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Enon - Grass Geysers…Carbon Clouds

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Artist: Enon

Album: Grass Geysers…Carbon Clouds

Label: Touch and Go

Review date: Oct. 12, 2007

Since 2000’s Believo!, Enon has earned a solid reputation as genre-mashers, making value out of eclecticism and experimentation. They’re dabblers, but their dabbling never gets in the way of writing sturdy tunes. On Grass Geysers…Carbon Clouds they have once again zigzagged around what we might expect, penning an album of 12 songs that all tow the same line and never stray far from a simple set-up.

Album opener “Mirror on You” is all propulsion and overflowing energy: an aggressive fuzz-bass riff overlaid with a blur of distorted guitar chords, a tug-of-war between John Schmersal’s yelping soul vocals and Toko Yasuda’s echoing refrain of ”Mirrormirrormirrormirror”, all paced by hand-claps and a heavy-handed hi-hat. Toko and Schmersal switch roles for the next track, “Colette,” putting Toko’s coy vocals out front in a track that uses the same template as the opener. Everything you need to know about GG…CC you can hear in these two tracks. For an Enon record, that is not a good sign.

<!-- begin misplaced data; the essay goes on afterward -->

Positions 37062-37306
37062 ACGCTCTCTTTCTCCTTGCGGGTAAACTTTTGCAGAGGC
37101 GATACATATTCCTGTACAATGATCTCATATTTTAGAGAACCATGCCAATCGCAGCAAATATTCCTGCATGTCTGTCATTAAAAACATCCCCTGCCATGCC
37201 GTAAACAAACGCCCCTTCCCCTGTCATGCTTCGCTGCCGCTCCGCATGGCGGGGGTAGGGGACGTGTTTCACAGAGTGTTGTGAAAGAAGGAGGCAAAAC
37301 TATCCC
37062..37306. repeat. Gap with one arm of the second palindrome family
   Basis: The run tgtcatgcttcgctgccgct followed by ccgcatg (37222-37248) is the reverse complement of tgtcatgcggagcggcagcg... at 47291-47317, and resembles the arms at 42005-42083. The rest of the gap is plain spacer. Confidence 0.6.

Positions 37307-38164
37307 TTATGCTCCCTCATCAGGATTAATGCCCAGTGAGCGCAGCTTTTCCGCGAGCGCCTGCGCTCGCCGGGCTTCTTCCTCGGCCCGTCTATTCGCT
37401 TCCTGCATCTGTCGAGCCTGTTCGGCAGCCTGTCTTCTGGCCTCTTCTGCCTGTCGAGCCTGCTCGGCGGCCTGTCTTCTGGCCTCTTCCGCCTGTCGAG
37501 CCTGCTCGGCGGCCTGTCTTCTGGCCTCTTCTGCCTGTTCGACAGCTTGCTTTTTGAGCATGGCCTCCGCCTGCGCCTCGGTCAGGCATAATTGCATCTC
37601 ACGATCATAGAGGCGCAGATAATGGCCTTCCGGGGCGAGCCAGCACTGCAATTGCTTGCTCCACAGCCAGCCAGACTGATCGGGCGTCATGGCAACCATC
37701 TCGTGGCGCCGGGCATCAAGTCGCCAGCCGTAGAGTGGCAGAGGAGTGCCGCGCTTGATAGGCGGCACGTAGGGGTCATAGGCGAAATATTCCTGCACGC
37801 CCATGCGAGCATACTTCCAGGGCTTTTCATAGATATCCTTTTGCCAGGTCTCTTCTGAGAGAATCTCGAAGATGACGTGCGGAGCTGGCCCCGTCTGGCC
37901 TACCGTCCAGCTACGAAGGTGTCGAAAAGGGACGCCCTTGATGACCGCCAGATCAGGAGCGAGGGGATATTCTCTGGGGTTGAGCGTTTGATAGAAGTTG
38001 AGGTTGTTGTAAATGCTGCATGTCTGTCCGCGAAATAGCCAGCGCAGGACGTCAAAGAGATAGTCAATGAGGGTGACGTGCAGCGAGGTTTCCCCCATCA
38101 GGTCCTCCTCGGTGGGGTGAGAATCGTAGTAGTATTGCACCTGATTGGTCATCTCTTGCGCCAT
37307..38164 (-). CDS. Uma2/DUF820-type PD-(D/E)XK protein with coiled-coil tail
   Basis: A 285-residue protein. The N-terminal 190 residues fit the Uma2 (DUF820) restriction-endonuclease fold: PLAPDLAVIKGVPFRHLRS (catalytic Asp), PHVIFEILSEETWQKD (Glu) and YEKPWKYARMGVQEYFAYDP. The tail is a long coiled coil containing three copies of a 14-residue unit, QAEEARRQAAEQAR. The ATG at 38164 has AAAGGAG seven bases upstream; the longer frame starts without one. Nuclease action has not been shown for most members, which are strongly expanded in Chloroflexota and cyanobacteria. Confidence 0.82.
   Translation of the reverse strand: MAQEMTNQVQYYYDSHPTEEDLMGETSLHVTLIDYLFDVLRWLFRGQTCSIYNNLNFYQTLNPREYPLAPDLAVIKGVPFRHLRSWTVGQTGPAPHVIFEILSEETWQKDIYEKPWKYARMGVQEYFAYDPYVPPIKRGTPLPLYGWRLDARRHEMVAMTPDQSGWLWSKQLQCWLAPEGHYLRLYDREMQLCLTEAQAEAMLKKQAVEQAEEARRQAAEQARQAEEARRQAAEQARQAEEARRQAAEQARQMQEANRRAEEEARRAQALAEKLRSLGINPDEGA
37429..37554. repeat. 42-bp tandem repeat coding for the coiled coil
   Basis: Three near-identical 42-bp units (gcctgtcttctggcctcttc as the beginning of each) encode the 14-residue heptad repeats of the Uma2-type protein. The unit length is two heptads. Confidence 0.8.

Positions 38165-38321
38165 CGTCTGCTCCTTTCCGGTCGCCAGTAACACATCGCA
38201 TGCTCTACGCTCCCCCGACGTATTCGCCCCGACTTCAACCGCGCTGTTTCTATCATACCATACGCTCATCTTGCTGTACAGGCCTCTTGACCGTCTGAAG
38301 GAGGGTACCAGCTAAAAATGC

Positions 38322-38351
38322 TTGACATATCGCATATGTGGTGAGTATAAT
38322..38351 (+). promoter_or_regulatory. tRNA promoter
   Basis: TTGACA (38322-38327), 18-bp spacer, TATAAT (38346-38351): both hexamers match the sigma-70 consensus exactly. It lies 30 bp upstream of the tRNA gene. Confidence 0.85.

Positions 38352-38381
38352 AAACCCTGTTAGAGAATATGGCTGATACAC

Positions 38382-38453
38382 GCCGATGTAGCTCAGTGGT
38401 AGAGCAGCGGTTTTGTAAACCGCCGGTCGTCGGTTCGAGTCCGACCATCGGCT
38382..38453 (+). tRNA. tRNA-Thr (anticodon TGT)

The band starts at a sprint, but by the fourth track, “Sabina,” they’re already sucking wind. Too often, the trio’s grab at energy falls flat, either lacking dynamic contrast (the punk-missive “Those Who Don’t Blink”) or missing articulation (Schmersal’s vocals become a howl on “Peace of Mind”.) It’s as if Schmersal and Co. came up with a formula and stuck to it: big punk-funk bass hooks supporting controlled blasts of noise and distortion, and tempos that are fast and a little bit nervous. The final two tracks, “Labyrinth” and “Ashish” slow things down a bit and add some breathing room, but they play more like an exhausted collapse than a smooth come-down. The album’s only 35 minutes, but it feels longer.

The innovative and fun Enon of Believo! built up energetic albums by keeping the listener guessing and loading their songs with surprises. That Enon still exists on GG…CC in the vocal interplay between Schmersal and Toko and in how the band pulls shape and sense from noise. “Johnny Doolittle” uses a vocal-and-bass break from Toko to great effect, and “Mr. Ratatatatat” plays Schmersal’s infectious, buoyant chorus off his mangled guitar phrasings. But these tracks aren’t enough to keep up the pace Enon sets for itself. This Enon is leaner and more straight-forward – but also more one-dimensional.

By Matthew Wuethrich

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